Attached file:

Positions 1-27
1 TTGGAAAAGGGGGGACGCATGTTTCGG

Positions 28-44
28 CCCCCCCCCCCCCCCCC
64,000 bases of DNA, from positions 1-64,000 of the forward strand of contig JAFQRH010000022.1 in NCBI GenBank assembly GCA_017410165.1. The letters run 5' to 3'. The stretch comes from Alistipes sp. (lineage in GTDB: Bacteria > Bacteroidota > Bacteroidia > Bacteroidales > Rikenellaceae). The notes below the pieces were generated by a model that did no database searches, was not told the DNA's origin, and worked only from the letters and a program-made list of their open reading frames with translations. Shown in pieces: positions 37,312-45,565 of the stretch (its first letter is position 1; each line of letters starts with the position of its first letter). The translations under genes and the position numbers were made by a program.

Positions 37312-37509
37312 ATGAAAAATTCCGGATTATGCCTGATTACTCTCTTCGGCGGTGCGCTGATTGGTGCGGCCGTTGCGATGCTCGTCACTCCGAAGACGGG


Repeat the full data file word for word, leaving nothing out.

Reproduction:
Positions 1-27
1 TTGGAAAAGGGGGGACGCATGTTTCGG

Positions 28-44
28 CCCCCCCCCCCCCCCCC
64,000 bases of DNA, from positions 1-64,000 of the forward strand of contig JAFQRH010000022.1 in NCBI GenBank assembly GCA_017410165.1. The letters run 5' to 3'. The stretch comes from Alistipes sp. (lineage in GTDB: Bacteria > Bacteroidota > Bacteroidia > Bacteroidales > Rikenellaceae). The notes below the pieces were generated by a model that did no database searches, was not told the DNA's origin, and worked only from the letters and a program-made list of their open reading frames with translations. Shown in pieces: positions 37,312-45,565 of the stretch (its first letter is position 1; each line of letters starts with the position of its first letter). The translations under genes and the position numbers were made by a program.

Positions 37312-37509
37312 ATGAAAAATTCCGGATTATGCCTGATTACTCTCTTCGGCGGTGCGCTGATTGGTGCGGCCGTTGCGATGCTCGTCACTCCGAAGACGGG